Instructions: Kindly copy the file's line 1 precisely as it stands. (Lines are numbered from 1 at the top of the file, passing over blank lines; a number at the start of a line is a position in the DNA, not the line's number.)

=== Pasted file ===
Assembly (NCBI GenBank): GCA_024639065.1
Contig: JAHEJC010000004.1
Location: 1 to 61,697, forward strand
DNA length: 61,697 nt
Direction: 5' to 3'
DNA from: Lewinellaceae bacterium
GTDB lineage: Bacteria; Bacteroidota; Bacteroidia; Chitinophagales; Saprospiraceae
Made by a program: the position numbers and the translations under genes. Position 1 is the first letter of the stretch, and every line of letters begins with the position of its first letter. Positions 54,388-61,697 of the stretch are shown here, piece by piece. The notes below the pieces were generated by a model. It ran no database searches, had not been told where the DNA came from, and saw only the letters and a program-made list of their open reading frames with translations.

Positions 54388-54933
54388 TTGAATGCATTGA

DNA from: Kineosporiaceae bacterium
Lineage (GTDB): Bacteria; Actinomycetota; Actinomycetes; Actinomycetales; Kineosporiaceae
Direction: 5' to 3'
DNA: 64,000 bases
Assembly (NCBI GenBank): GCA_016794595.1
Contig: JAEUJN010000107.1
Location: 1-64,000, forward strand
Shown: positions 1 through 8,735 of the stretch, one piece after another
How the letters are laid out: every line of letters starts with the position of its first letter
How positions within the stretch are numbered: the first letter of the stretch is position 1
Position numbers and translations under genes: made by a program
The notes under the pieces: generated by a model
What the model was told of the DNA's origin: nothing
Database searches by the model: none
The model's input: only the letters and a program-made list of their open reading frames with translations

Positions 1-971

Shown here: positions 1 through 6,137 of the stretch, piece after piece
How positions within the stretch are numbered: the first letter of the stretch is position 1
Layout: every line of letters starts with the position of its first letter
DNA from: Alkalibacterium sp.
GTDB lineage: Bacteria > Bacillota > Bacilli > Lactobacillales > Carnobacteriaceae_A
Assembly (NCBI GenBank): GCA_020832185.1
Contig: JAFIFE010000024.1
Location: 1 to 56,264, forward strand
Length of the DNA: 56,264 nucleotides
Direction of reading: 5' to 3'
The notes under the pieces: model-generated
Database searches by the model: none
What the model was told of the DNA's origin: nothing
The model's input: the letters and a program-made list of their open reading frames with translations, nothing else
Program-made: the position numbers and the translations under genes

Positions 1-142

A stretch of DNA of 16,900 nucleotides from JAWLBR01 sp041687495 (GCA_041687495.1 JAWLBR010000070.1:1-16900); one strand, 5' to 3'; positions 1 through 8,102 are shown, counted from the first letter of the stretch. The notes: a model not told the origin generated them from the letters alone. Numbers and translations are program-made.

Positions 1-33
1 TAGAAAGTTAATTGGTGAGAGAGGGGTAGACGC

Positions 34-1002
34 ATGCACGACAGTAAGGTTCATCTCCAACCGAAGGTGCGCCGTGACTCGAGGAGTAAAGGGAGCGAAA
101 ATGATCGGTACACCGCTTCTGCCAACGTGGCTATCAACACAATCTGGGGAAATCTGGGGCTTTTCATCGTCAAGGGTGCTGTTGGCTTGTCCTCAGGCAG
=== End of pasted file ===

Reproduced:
Assembly (NCBI GenBank): GCA_024639065.1